Drive around the Osapa/Idado/Chevron axis of the Lekki-Epe expressway and you will not fail to notice one thing: Construction activities are going on full-swing, with new estate developments springing up almost as if from nowhere. You find yourself asking…what recession??
Interestingly, a good look around will also tell you that a large number of properties remain unoccupied and unsold for months, sometimes even years. We have a glut. Yet these new properties are springing up at a frenzied pace. And most confusingly, prices are not coming down as one would expect in a typical glut situation.
The most recent example of a glut is the plunge in global crude oil prices between 2014 and 2016, which caused serious macro-economic problems in commodity-based economies all over the world, including Nigeria. The root cause was simple. Crude oil production far exceeded demand, creating a massive and sustained over-supply situation and driving down prices.
It is confusing then, that these demand and supply dynamics do not currently seem to apply to the Nigerian real estate market. There have been very marginal property price reductions but nothing that is commensurate to or reflective of the current market conditions as concerns demand, supply and the general state of the economy.
A possible explanation for this paradox, for me is this: When a man constructs a property with funds which he neither borrowed and is incurring interest on, nor generated through legitimate means, that man will not be under any pressure to lower his selling or lease price for that property, regardless of how long the property remains unsold or unoccupied. And when a man has in his possession large amounts of cash and no ‘safe’ way to channel these funds, the fastest and most viable way to hide these funds would be to embark on a real estate construction spree. This would appear to explain the stories we hear of entire estates in Abuja that are unoccupied and luxury flats in Ikoyi remaining vacant for years. Suffice is to say, it looks like the root cause of this anomaly is that old familiar scourge of the Nigerian narrative: corruption.
Quite simply, I believe that a possible solution to this problem is to by law, mandate every property owner to validate their identity and property documents against an already existing database. The database I have in mind in this case is the Bankers Verification Number (BVN) database.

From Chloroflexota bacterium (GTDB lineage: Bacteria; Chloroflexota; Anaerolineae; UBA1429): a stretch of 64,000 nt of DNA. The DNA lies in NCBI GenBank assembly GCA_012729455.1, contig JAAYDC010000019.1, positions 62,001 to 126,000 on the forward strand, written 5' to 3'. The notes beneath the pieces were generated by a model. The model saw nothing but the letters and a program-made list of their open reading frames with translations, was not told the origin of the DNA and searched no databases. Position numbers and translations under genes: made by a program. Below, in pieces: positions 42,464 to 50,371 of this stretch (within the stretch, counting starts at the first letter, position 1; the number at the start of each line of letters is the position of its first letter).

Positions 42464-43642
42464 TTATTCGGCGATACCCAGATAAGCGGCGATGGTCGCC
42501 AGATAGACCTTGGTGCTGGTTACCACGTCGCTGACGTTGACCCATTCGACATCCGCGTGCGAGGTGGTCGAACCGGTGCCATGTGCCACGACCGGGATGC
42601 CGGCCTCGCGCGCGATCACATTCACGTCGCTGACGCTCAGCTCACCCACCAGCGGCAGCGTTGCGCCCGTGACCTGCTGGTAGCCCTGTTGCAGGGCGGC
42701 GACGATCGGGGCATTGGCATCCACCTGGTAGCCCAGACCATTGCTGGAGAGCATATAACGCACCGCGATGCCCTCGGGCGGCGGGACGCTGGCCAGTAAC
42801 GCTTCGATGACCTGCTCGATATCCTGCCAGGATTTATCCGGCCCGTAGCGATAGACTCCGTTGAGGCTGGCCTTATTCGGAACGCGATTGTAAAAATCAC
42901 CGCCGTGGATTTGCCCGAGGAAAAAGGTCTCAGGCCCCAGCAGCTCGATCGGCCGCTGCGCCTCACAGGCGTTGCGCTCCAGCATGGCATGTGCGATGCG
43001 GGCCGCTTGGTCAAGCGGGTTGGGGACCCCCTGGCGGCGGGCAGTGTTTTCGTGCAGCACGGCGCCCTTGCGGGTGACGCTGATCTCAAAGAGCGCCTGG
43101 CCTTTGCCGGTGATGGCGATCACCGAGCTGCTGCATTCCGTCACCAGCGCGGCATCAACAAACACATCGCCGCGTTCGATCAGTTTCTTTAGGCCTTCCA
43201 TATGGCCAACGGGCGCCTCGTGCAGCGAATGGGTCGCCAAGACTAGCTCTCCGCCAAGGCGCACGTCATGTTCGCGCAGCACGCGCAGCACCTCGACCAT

The BVN initiative has greatly enhanced the ability of the relevant government institutions to track financial activity of virtually every single banked Nigeria. To the extent that every registered person has one and one unique BVN, the Nigerian government has a full picture of the cash assets of the whole population. Interestingly and not surprisingly, we now hear of billions of naira locked up in unclaimed accounts, as the true owners of these accounts, for their own reasons do not want to be associated with those monies. We can safely conclude, for all intents and purposes that the government has the banking system in full view as far as identity management is concerned.
To prevent legal bottlenecks in the implementation of the proposed solution, enabling legislation would be required both at the federal and state levels. Any property that is not validated against a unique BVN identity within a stipulated period would be sealed until such a time as ‘owner’ register the property against his identity in the BVN database. A massive enlightenment campaign will be launched to educate the public well ahead of time, explaining the validation procedure and highlighting the overall and long term benefits of the exercise to the entire populace. In cases of corporate ownership, the properties will be associated with the identities of the company directors, as is currently being done with BVN and corporate bank accounts. In the many situations where a property which remains unvalidated beyond the stipulated period is being occupied by a tenant on lease, provisions would be made to ensure that the tenant is allowed to enjoy the full duration of the lease period before the property is sealed.
As funds with doubtful sources have been abandoned in unclaimed bank accounts, the expectation is that properties that were constructed with stolen funds will also either be abandoned, or hurriedly disposed of at ‘distressed’ prices. This, at a large enough scale will immediately bring down property prices. Abandoned properties would be absorbed by the government and auctioned in an open, transparent manner. The overall objective would be to create an environment where real estate prices are more reflective of prevailing market conditions.
By Bolarinwa Durojaiye